Financial Services Modernization Act of 1999


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Financial Services Modernization Act of 1999

Legislation in the United States that deregulated much of the American financial industry. It permitted banks, insurance companies and investment banks to offer each other's products for the first time since the Great Depression. That is, the same companies could offer insurance, brokerage services and/or regular banking services. The legislation resulted in a great deal of consolidation in the financial sector. Critics maintain that it caused banks to take on unnecessary risks that led to the late 2000s recession. It is more commonly called the Gramm-Leach-Bliley Act after its principal authors.
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Privacy was not an issue during the first four years of debate on the Financial Services Modernization Act of 1999 (the GrammLeach-Bliley act).
Several legislators, state departments and even the state governor are looking to impose new privacy rules in California that would be more stringent than those set forth in the Financial Services Modernization Act of 1999, better known as Gramm-Leach-Bliley.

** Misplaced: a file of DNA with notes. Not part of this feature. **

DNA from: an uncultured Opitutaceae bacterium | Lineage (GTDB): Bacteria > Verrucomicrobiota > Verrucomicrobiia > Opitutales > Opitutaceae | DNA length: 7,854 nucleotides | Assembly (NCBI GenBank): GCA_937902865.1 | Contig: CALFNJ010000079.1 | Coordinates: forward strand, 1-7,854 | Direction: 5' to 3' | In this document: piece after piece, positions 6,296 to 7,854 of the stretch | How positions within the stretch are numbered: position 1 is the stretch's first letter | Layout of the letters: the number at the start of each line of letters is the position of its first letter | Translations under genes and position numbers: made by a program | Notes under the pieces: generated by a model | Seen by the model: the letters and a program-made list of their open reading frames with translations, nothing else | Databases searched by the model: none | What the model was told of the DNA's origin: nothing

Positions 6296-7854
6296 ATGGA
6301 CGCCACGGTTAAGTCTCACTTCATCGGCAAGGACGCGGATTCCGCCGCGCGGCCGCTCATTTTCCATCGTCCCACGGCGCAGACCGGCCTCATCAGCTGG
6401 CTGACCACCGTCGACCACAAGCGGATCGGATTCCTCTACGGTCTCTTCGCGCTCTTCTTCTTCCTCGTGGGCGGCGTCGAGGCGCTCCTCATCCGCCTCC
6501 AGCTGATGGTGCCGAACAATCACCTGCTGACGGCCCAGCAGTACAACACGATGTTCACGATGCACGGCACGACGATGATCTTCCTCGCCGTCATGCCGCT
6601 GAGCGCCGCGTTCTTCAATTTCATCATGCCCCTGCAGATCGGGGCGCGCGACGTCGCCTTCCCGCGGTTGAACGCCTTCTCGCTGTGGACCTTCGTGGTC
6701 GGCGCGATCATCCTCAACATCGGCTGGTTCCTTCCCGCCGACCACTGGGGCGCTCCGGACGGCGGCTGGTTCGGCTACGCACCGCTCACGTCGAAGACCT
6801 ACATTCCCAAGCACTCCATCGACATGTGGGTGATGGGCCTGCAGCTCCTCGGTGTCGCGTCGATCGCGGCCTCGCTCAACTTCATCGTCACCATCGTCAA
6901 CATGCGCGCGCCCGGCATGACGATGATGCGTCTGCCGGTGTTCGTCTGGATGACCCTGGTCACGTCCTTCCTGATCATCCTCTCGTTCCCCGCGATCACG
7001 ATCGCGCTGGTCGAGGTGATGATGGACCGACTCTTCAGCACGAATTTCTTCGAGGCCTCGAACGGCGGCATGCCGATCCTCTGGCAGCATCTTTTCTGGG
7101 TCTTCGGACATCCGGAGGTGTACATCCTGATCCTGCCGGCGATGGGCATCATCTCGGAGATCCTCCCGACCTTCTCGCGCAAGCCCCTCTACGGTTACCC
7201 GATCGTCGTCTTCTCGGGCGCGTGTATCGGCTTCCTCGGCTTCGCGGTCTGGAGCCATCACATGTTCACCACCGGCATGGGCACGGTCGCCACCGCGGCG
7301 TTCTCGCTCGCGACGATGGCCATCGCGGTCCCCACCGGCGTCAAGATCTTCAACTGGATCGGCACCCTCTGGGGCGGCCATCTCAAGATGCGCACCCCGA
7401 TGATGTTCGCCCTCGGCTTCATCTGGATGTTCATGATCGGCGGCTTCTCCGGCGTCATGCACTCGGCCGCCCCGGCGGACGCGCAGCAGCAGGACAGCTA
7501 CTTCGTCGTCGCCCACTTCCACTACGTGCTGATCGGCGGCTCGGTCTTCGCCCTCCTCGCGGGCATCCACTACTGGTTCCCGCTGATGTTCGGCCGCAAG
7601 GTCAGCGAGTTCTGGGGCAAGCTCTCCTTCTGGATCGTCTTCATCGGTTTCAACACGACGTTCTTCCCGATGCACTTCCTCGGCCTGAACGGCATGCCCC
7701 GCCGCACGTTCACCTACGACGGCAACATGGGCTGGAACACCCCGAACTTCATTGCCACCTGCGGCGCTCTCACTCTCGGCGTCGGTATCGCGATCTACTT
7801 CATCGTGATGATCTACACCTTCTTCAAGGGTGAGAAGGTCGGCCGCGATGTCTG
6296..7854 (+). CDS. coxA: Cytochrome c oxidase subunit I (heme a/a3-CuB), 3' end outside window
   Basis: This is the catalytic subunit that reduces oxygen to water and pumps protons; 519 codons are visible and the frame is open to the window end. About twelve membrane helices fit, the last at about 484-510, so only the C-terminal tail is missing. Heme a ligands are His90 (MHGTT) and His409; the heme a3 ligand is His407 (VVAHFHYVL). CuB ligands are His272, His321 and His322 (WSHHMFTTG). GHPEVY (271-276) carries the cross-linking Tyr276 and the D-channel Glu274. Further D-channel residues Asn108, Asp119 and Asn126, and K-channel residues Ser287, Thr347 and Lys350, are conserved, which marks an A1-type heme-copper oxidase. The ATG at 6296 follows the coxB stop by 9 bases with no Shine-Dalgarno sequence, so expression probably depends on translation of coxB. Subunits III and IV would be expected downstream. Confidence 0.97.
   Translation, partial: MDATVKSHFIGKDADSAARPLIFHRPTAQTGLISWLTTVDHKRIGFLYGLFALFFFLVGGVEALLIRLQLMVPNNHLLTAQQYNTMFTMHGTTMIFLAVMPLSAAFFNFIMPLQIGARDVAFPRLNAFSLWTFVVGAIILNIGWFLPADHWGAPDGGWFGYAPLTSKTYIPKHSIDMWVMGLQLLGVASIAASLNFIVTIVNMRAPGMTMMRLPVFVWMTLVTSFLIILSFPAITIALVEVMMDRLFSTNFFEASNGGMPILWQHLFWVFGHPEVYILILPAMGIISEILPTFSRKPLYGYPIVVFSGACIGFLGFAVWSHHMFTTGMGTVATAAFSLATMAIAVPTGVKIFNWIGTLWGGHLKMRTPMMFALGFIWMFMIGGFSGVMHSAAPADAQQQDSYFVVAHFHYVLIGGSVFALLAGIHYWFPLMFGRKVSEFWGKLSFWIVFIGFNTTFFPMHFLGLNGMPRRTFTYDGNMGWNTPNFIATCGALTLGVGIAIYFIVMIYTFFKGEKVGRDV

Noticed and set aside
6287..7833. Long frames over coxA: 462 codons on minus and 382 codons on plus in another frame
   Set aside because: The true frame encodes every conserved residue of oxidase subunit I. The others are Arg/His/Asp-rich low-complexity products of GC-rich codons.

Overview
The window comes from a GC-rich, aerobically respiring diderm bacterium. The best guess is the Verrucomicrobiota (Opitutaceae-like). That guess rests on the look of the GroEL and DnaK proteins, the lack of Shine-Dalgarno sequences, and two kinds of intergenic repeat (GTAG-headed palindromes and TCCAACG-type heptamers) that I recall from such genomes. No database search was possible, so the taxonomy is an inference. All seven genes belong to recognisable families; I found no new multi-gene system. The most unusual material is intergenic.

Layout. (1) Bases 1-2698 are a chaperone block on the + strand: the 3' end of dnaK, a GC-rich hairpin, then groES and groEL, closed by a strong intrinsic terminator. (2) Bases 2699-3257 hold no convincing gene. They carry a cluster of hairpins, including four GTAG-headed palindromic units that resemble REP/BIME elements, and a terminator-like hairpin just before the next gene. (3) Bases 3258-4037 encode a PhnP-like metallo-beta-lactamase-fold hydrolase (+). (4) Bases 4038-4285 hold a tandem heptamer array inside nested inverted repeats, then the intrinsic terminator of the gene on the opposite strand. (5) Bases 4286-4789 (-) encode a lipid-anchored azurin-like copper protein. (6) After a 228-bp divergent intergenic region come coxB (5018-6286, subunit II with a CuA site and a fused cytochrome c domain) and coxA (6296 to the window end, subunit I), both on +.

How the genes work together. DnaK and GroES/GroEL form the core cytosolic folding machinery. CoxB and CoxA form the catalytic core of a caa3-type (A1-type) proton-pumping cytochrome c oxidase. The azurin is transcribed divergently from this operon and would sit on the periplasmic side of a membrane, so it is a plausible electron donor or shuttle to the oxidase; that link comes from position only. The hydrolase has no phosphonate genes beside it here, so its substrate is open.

Insurers can move ahead of banks and brokers in online selling by offering other financial products as allowed by the Financial Services Modernization Act of 1999.
The Financial Services Modernization Act of 1999, also known as the Gramm-Leach-Bliley Act, requires financial institutions to provide "a clear disclosure to all their clients concerning their privacy policies" and further explain how they individually share information with affiliates and third parties.
Title V of the Gramm-Leach-Bliley Financial Services Modernization Act of 1999 contains comprehensive federal privacy protections for consumers, and it impacts all financial institutions, including insurance companies.
The Gramm-Leach-Bliley Act, also known as the Financial Services Modernization Act of 1999, requires banks, credit unions, brokerage houses, investment companies, and other financial institutions to meet standards for the protection of customer personal information.
The biggest development in the wake of the Financial Services Modernization Act of 1999 may be that international competitors will make larger inroads into the U.
AAL chose to embark on this new venture as a result of the Financial Services Modernization Act of 1999, which repealed the Depression-era law that limited financial services consolidation between commercial banks, investment banks and insurers.
The Gramm-Leach-Bliley Financial Services Modernization Act of 1999 has contributed to the use of data warehousing and data-mining techniques in both the banking and insurance industries.
AAL's new venture is a result of the Financial Services Modernization Act of 1999 that repealed the Depression-era law limiting financial services consolidation between commercial banks, investment banks and insurers.
The five trade groups submitted a document to the IRS in July noting that enactment of the Financial Services Modernization Act of 1999 will "increase the frequency of sales and purchases of insurance companies.

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